it. Once you have mastered this simple method, it doesn't seem like all

that much of a hassle to fuss with strainers and filters and such. Not good

if you are in a hurry, of course. Lately I've been using ground Gevalia to

do it this way. It's been pretty good, and is a lot less trouble than the 10 cup

pot at Betty's. BTW over the years I learned that it was worth the trouble

to press and form fit the cone filter into the screen hemisphere of the

strainer, and even pre-wet the filter a bit, just to assure it is hugging the

bottom of the strainer. No fun to have the works shifting around as you

begin your pour... This method has made me some darned good coffee

over the years, allowing a lot of experimentation to find the right beans

and the right blends.

 

Betty and I are both dedicated coffee drinkers but we've both decreased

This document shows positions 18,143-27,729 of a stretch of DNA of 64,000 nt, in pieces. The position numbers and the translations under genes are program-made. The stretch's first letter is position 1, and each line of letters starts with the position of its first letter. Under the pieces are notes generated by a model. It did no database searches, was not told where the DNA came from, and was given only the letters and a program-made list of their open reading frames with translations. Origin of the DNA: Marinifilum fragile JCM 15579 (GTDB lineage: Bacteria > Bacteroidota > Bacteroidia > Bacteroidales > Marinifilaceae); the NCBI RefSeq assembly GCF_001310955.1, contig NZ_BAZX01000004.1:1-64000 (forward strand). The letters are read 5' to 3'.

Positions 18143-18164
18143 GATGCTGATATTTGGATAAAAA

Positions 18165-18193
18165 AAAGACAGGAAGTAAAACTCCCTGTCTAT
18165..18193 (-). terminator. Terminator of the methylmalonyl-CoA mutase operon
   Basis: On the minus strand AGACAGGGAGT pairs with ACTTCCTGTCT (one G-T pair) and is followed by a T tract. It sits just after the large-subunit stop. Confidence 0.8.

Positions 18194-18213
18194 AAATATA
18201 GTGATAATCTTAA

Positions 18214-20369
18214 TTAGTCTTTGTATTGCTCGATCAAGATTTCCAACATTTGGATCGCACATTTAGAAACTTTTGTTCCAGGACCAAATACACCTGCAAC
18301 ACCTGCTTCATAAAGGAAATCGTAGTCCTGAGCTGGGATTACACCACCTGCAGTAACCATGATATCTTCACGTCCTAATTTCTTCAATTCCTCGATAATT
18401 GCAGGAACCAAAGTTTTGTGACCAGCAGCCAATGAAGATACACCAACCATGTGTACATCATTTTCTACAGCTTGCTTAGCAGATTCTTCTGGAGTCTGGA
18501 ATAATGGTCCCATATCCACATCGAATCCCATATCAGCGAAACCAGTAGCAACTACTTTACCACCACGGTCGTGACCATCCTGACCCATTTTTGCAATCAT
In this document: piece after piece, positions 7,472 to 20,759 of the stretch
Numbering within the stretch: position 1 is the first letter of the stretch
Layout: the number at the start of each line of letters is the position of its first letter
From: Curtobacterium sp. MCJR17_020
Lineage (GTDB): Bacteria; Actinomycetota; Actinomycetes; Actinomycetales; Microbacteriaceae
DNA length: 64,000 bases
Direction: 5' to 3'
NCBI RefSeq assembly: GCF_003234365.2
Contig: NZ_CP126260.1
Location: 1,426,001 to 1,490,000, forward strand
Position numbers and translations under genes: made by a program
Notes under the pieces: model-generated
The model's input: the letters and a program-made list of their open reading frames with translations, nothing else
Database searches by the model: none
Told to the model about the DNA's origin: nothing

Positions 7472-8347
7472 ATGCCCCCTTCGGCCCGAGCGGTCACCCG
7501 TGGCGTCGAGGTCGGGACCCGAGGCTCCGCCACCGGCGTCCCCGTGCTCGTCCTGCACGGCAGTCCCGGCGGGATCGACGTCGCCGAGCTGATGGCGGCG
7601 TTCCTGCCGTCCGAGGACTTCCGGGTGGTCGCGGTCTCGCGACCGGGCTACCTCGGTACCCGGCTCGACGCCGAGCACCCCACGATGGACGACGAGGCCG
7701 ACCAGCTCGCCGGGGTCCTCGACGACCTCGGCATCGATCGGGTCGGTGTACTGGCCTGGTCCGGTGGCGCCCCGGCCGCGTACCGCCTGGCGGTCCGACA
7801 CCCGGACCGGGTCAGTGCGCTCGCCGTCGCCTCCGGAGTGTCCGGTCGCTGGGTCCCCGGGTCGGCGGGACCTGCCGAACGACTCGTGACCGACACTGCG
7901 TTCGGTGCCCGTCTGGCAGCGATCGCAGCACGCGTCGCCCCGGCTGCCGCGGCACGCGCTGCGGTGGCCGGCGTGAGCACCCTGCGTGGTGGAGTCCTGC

the amount we drink over a day. Lately we go through perhaps a single

5 cups or so made in the 10 cup drip machine- between us. Years ago, I

drank way more... If we go out to a restaurant, we usually drink more

than that... we might order water, we always order coffee...

 

I also drink a fair amount of a custom hydration beverage during the day.

It's not all coffee here. Just some pure cranberry juice (no sugar/additives)

well diluted with chilled seltzer (~1:5) and sweetened with liquid Stevia

drops. Delicious! Does keep me from becoming dehydrated...

 

David

Edited by Cluttermagnet
  • Like 2

Share this post


Link to post
Share on other sites

ha.

was working for days without any sleep. (read: zero, none, nada, except when driving...)

was at my overnight job (after my day job)

cups of coffee weren't getting it done.

 

so... i ate a scoop of fresh ground coffee.

worked great for about 20 minutes! the crash from that was pretty horrible, though.

  • Like 1

Share this post


Link to post
Share on other sites

Create an account or sign in to comment

You need to be a member in order to leave a comment

Create an account

Sign up for a new account in our community. It's easy!

Register a new account

Sign in

Already have an account? Sign in here.

Sign In Now

×
×
  • Create New...